Taking inspiration from the powerful ‘Humans of New York’ sensation, Ciarán cites Brandon Stanton as his muse. Despite this, Ciarán has brought his own flair and personality to this project and after reading the powerful sentiments that accompany his portraits, one cannot but wonder how he has procured such intimate stories.
The aspiring photo journalist relays how his passion for street photography began while on an Erasmus in France, using his sister’s borrowed DSLR. What began with taking candid photos of his friends progressed into a miniseries called ‘The People of Nuance’, produced while on a weekend trip by taking street portraits of strangers and asking them their stories.
Ciarán admits; “it was a very primitive version of what [People of Galway] is.” Following his success collecting intimate stories from people on the streets of France, Ciarán was inspired to continue this back home. He considers this the origin of his photography journey; “That was the beginning for me. I started in the deep-end.”
So, what is the secret to unravelling a stranger’s story? He explains that it was difficult in the beginning – traditionally, Irish people are not receptible to the prying questions of strangers. But Ciarán approaches people in a personal way, he asks for a chat and a photo and it all takes off from there. He explains that it isn’t quite as nerve – wrecking as it would seem. It’s simply about finding the right person and reaching out to them on a personal level.
Ciarán’s attitude is something many of us could learn from, considering the many people each of us pass by every day that we never have the courage to reach out to. “It’s incredible how many cool people you meet when you just put yourself out there,” he reminds us.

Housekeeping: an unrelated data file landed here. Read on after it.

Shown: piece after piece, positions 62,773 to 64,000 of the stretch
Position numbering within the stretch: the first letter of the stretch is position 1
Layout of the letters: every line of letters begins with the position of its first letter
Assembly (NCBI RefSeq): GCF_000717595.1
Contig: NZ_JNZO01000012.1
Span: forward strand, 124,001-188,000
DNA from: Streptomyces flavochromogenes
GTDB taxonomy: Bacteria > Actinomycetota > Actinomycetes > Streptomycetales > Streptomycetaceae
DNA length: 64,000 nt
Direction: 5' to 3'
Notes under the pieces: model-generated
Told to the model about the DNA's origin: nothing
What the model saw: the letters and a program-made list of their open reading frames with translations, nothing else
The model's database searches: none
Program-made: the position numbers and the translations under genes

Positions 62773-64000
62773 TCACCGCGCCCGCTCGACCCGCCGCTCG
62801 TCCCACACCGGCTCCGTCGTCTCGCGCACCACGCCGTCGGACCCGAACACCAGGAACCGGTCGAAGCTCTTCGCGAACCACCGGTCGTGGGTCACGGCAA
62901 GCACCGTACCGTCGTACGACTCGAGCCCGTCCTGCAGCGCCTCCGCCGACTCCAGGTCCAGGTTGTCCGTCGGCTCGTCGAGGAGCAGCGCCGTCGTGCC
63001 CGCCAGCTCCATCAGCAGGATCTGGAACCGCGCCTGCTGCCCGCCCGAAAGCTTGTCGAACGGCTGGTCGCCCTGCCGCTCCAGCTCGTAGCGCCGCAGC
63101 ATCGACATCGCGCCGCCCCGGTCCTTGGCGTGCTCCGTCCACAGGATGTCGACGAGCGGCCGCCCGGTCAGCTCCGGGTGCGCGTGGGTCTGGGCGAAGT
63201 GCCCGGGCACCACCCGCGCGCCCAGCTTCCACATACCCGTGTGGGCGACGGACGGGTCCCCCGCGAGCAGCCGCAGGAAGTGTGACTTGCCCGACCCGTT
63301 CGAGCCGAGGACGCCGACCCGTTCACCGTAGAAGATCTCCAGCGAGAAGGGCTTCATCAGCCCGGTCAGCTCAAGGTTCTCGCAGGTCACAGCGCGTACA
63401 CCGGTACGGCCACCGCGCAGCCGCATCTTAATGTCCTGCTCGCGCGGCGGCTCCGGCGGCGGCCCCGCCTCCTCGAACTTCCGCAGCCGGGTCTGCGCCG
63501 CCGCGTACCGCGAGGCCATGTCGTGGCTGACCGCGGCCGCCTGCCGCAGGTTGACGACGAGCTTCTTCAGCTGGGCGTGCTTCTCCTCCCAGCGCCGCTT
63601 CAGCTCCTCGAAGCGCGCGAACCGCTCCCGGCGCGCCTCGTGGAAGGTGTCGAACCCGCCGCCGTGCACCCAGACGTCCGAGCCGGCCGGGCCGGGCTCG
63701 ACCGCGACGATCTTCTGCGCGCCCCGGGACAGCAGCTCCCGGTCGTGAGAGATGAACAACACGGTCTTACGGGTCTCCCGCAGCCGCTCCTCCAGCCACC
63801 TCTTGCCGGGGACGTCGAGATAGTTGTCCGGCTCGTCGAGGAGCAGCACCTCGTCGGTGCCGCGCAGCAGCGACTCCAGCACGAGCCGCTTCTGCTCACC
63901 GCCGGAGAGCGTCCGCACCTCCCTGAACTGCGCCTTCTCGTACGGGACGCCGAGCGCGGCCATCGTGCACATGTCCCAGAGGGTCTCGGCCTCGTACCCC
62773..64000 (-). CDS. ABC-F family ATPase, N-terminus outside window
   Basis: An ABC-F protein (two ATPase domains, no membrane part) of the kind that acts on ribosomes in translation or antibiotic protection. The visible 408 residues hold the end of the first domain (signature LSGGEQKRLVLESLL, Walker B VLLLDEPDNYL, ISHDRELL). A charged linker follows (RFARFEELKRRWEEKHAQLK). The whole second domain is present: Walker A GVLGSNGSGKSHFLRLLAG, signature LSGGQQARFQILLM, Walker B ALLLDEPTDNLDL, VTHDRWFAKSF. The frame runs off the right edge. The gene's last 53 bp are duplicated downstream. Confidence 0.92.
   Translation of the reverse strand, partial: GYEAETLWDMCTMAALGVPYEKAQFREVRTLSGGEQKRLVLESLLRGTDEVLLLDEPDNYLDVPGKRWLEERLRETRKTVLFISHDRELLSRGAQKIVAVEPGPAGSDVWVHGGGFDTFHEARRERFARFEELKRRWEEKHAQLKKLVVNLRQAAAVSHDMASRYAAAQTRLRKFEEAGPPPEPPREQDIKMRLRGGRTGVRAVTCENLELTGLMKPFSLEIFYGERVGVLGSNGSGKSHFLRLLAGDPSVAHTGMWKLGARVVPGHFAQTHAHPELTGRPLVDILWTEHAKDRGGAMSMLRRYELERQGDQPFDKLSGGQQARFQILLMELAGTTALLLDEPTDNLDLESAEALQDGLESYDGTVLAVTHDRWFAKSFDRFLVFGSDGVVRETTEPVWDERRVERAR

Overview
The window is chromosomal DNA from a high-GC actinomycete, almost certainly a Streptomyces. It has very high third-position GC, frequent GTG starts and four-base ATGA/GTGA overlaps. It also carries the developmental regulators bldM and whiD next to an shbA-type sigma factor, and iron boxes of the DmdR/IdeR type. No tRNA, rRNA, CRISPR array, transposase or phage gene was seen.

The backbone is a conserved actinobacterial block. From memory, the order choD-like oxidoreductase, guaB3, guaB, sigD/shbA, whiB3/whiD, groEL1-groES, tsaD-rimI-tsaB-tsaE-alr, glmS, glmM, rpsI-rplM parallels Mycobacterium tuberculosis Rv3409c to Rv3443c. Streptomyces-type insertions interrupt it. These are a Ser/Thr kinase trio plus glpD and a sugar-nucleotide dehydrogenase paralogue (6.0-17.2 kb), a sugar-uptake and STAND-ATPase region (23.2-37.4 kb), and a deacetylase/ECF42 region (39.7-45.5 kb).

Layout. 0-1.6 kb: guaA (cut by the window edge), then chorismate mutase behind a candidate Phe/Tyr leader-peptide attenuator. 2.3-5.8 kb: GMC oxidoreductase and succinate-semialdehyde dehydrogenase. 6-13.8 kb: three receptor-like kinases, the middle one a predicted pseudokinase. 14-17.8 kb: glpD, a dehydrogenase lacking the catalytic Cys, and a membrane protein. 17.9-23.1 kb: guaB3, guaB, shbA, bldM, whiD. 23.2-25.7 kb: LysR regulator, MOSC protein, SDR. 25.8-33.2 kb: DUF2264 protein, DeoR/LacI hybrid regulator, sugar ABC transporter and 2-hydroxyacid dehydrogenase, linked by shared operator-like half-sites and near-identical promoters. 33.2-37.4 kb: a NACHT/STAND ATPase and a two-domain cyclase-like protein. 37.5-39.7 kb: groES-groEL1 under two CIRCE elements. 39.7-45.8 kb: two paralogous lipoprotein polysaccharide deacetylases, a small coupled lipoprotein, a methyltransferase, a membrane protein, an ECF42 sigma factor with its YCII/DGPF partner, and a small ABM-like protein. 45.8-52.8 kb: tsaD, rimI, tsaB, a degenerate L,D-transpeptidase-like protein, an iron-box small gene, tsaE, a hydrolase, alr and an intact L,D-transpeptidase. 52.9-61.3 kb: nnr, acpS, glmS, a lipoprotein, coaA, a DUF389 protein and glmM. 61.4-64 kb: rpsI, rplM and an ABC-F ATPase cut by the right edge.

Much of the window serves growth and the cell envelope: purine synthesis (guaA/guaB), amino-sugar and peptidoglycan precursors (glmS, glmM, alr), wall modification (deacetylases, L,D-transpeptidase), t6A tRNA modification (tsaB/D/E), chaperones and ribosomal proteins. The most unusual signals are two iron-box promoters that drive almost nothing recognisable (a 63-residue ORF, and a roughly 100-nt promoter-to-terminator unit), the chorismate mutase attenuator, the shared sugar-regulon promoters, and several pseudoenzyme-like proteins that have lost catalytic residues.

In the digital age of smartphones and social media, how many of us really take the time to get to know those around us? How many times have we been intrigued by someone but never truly made the effort to uncover their story? How many of us are willing to breakdown the intangible barriers separating us from passers – by and establish a genuine human connection?
Ciarán MacChonarraige is taking steps towards breaking down these barriers; he is inviting us into the lives of the people we are too afraid to approach, and he is telling the stories that otherwise may not be told. This is the essence behind Ciarán’s project, and combined with the mastery of his street portraits, #PeopleOfGalway leaves a powerful impact.
So, what’s next for Ciarán? The aspiring photojournalist has many more creative ideas up his sleeve including exhibitions, new projects and photography workshops to hand down his valuable lessons to others. Just as he has invited us into each other’s lives through the project ‘People of Galway’, Ciarán would like to disassemble the traditional structure of galleries and exhibitions, and make his own work accessible to all.
Ciarán’s ambition and obsessive desire to improve signify that there is a lot more to come from this NUI Galway student – so watch this space. “I feel I have a lot more to offer the world in terms of documentary and photo journalism,” Ciarán acknowledges.